THE BLOG

Kenyan President Deserves Praise for Rejecting Hefty Bonuses for MPs

By vetoing a bill that would have increased retirement bonuses for Kenyan lawmakers, President Mwai Kibaki may have redeemed himself and paved way for Kenyans to forgive him for his role in the 2007 post-election violence.

The violence began after the head of the Electoral Commission of Kenya declared incumbent Kibaki the winner over Raila Odinga, in an election observers said was severely flawed. Kibaki was sworn in on the same day.

Almost immediately, Odinga's supporters began to attack people thought to have voted for Kibaki. Unfortunately, because of the ethnic nature of Kenyan politics, it was widely believed that all Kikuyus (Kibaki's ethnic group, and Kenya's largest) voted for him. That's whom Odinga's supporters began to attack. The violence continued for several weeks and ended only after former U.N. Secretary General Kofi Annan brokered a power-sharing agreement. By Feb. 28, the day the two rivals signed the deal, the ethnic clashes had claimed the lives of an estimated 1,200 people, and left more than a quarter a million displaced.

Since then, Kibaki hasn't done anything grand enough to be remembered by. (Some might argue that in 2010 Kenyans got a new constitution under his watch, but he cannot solely take credit, as there were contributions from citizens, civic organizations, and other political parties. Fortunately for the president, last week the pack of greedy hyenas that was Kenya's 10th Parliament gave him a great opportunity to leave a positive legacy.

On Jan. 9, Parliament met for the last time before the new elections scheduled for March 4. Top on the agenda was a bill that would have awarded lawmakers retirement packages so hefty they'd make even legislators in the wealthiest nations of the world envious. The proposed bill would have given each outgoing Member of Parliament a cash payment of approximately $110,000 (American), a taxpayer-funded bodyguard for life, unlimited access to the VIP lounges at all Kenyan airports, and diplomatic passports for each MP and spouse. (It's not clear whether MPs with multiple wives would have received a diplomatic passport for each. Maybe roll a dice to determine which wife gets one?) As part of the package, lawmakers also wanted Kenyans to accord every retired MP a state funeral.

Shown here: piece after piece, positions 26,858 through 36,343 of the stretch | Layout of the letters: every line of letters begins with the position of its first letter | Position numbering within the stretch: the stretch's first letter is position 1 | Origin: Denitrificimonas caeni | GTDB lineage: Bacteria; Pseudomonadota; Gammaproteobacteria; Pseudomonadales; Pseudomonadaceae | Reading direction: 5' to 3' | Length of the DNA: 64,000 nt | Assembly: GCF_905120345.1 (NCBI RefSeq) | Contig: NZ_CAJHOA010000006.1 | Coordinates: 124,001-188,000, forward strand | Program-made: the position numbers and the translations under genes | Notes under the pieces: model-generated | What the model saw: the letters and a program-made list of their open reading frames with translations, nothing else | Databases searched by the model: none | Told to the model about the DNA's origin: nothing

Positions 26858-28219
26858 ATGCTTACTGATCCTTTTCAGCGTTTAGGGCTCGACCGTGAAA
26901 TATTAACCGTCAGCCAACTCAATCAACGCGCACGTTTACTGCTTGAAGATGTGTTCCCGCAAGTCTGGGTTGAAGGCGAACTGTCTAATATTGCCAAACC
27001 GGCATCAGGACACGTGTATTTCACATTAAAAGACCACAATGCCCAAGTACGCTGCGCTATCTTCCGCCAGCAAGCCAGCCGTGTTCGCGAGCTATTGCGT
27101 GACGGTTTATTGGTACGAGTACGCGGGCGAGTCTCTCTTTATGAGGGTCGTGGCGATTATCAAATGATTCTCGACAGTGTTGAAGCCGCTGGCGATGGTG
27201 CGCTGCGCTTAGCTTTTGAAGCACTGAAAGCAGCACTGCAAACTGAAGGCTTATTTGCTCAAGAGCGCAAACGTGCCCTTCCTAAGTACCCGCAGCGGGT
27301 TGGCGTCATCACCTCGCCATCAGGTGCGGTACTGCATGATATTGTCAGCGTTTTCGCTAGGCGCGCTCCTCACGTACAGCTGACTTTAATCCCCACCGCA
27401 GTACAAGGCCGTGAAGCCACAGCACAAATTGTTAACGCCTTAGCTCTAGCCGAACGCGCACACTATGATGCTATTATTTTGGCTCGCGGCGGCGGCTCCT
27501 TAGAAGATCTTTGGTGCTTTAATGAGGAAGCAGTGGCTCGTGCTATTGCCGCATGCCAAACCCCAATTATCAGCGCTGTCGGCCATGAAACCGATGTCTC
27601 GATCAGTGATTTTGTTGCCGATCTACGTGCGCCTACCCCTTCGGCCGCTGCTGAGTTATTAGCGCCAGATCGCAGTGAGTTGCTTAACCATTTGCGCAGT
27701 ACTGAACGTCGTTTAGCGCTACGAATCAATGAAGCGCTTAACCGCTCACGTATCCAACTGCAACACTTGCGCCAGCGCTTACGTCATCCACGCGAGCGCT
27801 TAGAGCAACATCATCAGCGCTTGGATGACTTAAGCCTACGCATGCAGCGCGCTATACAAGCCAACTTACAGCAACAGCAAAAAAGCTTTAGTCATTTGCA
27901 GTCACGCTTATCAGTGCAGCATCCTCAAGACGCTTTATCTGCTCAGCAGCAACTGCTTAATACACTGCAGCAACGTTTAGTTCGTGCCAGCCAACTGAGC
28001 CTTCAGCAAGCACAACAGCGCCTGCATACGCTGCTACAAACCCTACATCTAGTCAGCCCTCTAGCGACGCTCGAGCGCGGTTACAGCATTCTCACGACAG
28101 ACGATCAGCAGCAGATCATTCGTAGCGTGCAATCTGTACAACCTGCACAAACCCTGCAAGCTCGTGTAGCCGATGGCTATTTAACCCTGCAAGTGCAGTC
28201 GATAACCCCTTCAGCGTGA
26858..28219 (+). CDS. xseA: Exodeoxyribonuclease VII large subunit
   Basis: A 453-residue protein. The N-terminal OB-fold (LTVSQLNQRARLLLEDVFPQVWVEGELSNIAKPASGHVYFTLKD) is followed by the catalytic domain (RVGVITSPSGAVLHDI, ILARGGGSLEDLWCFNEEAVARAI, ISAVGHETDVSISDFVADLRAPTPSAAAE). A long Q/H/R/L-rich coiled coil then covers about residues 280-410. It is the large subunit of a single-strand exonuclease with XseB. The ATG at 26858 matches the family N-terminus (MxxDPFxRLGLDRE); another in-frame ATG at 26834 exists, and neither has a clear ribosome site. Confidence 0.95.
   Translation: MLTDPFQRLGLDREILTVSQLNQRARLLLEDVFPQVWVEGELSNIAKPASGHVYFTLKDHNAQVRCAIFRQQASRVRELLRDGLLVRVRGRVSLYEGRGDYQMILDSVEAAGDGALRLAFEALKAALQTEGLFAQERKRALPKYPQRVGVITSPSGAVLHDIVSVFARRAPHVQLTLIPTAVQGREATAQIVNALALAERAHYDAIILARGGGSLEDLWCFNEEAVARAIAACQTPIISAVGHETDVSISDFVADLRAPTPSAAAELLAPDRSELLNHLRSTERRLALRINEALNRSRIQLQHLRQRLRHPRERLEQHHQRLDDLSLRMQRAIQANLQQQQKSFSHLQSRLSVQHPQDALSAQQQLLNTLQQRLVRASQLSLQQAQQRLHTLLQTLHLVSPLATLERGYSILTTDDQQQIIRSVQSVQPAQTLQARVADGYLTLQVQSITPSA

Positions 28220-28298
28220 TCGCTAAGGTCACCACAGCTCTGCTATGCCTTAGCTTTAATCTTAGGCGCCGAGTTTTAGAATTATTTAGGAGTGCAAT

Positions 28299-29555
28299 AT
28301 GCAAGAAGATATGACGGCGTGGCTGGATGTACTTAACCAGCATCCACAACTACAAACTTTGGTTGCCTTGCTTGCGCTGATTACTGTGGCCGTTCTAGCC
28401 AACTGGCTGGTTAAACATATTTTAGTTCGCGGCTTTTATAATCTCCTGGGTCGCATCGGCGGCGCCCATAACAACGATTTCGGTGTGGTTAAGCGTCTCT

Unsurprisingly, the bill passed.

What is insulting to Kenyans is that the package was in addition to the more than $10,000 each MP has been receiving monthly in salary and allowances -- most of which is tax-free. In contrast, the average Kenyan makes about $1,700 a year, and 40 percent of the country is unemployed. When MPs' pay is compared to the average salary in the country, it makes them the highest paid lawmakers in the world.

The goons wanted to steal from Kenyans once more because they realized that Kenya's politics has changed. Running for public office is more competitive than ever. It is now more difficult for an incumbent to survive the party nomination primary, let alone to win reelection. The legislators were banking on the retirement package as their insurance in case they don't return to Parliament. The only thing that stood between them and their loot was President Kibaki's signature.

They knew that in the past Kibaki had refused to sign similar bills. This time, however, the lawmakers crafted a separate bill that included a lucrative retirement package for the president, which they hoped would entice him to sign. It's also likely that they thought that because this is (hopefully) Kibaki's last term in office, he had little to lose politically and would therefore sign their filthy bill.

They were dead wrong.

Kenyans widely believe that post-election violence happened because Kibaki rigged the 2007 elections. (On Jan. 2, 2007, the electoral commissioner, admitted that he couldn't say unequivocally who won the elections -- that the president's camp pressured him into declaring Kibaki the winner.)

It's possible that Kibaki saw the lawmakers' greed as a chance for him to leave a positive legacy. He had to decide whether he wanted Kenyans to remember him as the president who held on to power and led to violence, and the man who at the end of his second term added an insult to Kenyans by allowing Parliament to steal from them. But he wisely chose to be remembered as the president who stood unwaveringly on the side of Kenyans every time hyenas wanted to loot the treasury.

Kibaki deserves praise because had he approved the obscene bonuses, the stakes of the next elections and future ones would have increased tremendously. It would have been more likely for politicians to resort to drastic means -- including violence -- to get elected. Had he failed to take the side of the people, a signature on the bill would have been a big "screw you" to the victims of the last post-election violence, and it would have made it more difficult for Kenyans to forgive him.

Now that the treasury is secure -- albeit temporarily -- Kenyans can move on to the next elections, where many hope to use their votes to give those greedy lawmakers a different kind of "state funeral."

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